Recording the Human Side of Ceremony

By Bree Gannon, ARSP Project Manager at MSU


The Imam prays. A baby cries. This is the human in ceremony, the spontaneous in orchestration.

I made this audio clip from material I recorded at the Muslim celebration of Eid-Al-Fitr, the end of fasting for the month of Ramadan. It was my first time attending an Islamic service. As I observed, I noticed the children: They climbed in their parents’ laps, exchanged small gifts, ran around, and talked with each other. Having grown up in a religious tradition where children were tucked away in nurseries and church basements, this was a novel experience for me.

After six months working on the American Religious Sounds Project, I find at times that I don’t know how I feel watching, listening to, and recording religious ceremonies as an outsider. That status feels like a giant, clunky sign that I carry with me into religious communities. The weight is uncomfortable. I worry that I make others uncomfortable, too.

At the Eid service, two little girls run up to me. They tell me that they love my blue scarf, and that it matches my eyes. Greetings, eye contact, and head nods provide evidence of my welcome. An older woman comes by and holds a basket of candy out to me. She smiles and gestures for me to take a piece. I smile and reach for one.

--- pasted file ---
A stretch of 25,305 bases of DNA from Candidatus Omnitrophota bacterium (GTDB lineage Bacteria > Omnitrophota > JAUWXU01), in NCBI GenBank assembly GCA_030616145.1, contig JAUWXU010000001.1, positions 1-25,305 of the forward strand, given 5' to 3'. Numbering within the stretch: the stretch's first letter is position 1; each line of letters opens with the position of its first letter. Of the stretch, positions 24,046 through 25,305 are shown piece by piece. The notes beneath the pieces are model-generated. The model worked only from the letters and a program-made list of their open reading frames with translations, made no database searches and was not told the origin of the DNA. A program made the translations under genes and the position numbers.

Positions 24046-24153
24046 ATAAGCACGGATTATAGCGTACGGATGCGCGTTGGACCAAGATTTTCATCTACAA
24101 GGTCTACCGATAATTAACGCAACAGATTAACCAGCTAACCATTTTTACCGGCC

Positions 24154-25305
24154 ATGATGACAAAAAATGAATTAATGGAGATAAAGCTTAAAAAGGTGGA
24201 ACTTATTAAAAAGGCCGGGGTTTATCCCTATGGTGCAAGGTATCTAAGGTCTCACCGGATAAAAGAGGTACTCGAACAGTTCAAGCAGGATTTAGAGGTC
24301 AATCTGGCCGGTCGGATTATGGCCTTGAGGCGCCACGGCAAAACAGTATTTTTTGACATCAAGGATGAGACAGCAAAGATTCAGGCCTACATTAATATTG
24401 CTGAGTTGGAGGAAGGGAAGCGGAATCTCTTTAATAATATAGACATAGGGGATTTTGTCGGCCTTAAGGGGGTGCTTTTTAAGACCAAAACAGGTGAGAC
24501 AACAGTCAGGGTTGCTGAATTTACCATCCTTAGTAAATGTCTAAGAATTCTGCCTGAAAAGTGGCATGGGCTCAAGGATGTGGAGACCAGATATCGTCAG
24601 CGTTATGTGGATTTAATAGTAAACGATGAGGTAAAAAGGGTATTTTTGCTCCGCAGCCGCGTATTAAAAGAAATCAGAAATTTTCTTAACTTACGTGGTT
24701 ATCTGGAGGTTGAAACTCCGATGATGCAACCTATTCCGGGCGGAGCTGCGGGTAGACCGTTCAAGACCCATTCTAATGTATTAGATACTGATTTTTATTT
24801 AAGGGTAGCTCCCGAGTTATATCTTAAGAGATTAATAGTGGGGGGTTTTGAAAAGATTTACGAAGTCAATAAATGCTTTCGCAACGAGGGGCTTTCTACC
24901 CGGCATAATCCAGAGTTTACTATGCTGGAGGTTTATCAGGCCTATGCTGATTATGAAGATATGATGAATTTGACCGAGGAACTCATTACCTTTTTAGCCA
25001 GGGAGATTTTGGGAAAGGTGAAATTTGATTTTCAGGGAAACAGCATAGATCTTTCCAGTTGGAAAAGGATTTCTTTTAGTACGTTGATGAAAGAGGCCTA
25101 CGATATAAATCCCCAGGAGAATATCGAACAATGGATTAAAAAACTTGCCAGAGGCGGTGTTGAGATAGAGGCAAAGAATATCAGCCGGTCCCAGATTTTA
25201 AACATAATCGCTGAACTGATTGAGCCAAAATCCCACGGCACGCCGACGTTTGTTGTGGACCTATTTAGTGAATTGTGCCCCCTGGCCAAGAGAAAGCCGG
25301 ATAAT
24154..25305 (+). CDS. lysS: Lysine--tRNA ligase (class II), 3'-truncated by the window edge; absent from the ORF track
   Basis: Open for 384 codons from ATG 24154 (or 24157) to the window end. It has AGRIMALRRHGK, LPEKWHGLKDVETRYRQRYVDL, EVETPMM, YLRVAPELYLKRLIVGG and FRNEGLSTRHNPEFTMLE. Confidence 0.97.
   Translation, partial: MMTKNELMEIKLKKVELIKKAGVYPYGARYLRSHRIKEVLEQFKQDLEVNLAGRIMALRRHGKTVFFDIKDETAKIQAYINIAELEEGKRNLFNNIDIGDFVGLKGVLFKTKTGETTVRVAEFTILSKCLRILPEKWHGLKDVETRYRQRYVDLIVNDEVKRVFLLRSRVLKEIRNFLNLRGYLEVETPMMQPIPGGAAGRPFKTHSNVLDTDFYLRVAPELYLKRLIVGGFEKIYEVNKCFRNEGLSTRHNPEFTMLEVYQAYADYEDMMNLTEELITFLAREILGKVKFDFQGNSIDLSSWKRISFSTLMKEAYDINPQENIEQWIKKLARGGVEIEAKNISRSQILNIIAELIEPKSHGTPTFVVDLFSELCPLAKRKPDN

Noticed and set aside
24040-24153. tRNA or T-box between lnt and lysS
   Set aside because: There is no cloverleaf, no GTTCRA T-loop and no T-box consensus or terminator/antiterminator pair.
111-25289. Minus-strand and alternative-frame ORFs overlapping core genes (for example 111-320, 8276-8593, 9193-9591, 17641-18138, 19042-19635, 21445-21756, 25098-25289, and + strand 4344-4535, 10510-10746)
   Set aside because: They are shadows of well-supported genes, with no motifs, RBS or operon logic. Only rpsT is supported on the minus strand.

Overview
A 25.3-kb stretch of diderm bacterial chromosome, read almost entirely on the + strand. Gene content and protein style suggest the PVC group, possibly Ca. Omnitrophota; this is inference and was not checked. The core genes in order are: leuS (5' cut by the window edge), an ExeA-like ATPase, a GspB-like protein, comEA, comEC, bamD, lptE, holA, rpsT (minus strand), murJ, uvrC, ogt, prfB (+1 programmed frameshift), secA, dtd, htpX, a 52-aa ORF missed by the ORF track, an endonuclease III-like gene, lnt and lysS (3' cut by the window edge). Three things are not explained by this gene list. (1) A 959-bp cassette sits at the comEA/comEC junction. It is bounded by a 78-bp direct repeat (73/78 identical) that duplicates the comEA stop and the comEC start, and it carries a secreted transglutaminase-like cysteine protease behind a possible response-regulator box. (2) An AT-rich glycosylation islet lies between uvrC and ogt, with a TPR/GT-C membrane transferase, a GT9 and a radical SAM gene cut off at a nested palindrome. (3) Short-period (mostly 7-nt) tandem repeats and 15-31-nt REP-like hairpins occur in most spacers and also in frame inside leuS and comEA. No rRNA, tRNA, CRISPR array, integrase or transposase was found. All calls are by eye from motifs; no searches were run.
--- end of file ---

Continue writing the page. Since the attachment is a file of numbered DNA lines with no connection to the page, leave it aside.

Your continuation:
An elder says that many of the thousands here today are from around the world. We are in a warehouse-like structure in a small Midwestern college town. This place is not my home either, but I recognize the farther distance many had traveled to be here, in order to invoke the feeling of home together.

I am here to capture sound, but the bright colors of the women’s clothing overwhelm my other senses. The colors and noises of talking and laughter accumulate into a collective energy in the air. It feels celebratory. My black dress, which I wore to hide behind, makes me stand out.

What am I looking for in a one-minute clip? It is perhaps impossible to select a sound that captures the essence of a religion. Instead, I seek to find a sound that portrays the movement within religion, its vitality. I exercise some privilege in selecting the clip, and I don’t carry this lightly. In many ways, it is troubling to select what I would consider peripheral or central. A baby’s cry – because it is hidden in my tradition – stands out to me. Perhaps it is a sound central to the Islamic faith.

The Eid service is filled with sounds and colors, but it is also full of stories and complexities. By including ambient noise in my recordings, I am pushing against the urge simply to show the broader, more expected narrative of Islam. Although it is impossible to capture everything in a moment, the voices of the people in the background, with differing needs and agendas and hopes, might allow us to listen more attentively. It might allow for one of these stories to disrupt our narrative. A baby is here.